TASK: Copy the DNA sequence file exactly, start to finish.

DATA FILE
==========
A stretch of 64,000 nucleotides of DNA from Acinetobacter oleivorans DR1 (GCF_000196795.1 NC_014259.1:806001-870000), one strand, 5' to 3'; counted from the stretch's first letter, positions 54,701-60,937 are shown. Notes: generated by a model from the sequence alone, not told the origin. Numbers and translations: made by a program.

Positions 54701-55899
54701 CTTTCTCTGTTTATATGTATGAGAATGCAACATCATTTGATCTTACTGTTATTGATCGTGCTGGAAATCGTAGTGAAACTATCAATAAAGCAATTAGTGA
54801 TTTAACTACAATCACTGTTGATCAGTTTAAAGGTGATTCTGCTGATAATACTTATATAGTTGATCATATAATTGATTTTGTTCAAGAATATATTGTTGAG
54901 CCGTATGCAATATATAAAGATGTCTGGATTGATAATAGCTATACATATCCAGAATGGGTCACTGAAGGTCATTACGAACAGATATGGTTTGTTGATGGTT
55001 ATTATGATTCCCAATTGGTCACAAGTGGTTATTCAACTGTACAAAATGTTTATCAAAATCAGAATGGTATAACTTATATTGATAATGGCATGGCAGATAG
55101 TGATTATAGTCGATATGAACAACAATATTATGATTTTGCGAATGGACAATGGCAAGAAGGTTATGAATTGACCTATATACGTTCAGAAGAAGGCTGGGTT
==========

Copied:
A stretch of 64,000 nucleotides of DNA from Acinetobacter oleivorans DR1 (GCF_000196795.1 NC_014259.1:806001-870000), one strand, 5' to 3'; counted from the stretch's first letter, positions 54,701-60,937 are shown. Notes: generated by a model from the sequence alone, not told the origin. Numbers and translations: made by a program.

Positions 54701-55899
54701 CTTTCTCTGTTTATATGTATGAGAATGCAACATCATTTGATCTTACTGTTATTGATCGTGCTGGAAATCGTAGTGAAACTATCAATAAAGCAATTAGTGA
54801 TTTAACTACAATCACTGTTGATCAGTTTAAAGGTGATTCTGCTGATAATACTTATATAGTTGATCATATAATTGATTTTGTTCAAGAATATATTGTTGAG
54901 CCGTATGCAATATATAAAGATGTCTGGATTGATAATAGCTATACATATCCAGAATGGGTCACTGAAGGTCATTACGAACAGATATGGTTTGTTGATGGTT
55001 ATTATGATTCCCAATTGGTCACAAGTGGTTATTCAACTGTACAAAATGTTTATCAAAATCAGAATGGTATAACTTATATTGATAATGGCATGGCAGATAG
55101 TGATTATAGTCGATATGAACAACAATATTATGATTTTGCGAATGGACAATGGCAAGAAGGTTATGAATTGACCTATATACGTTCAGAAGAAGGCTGGGTT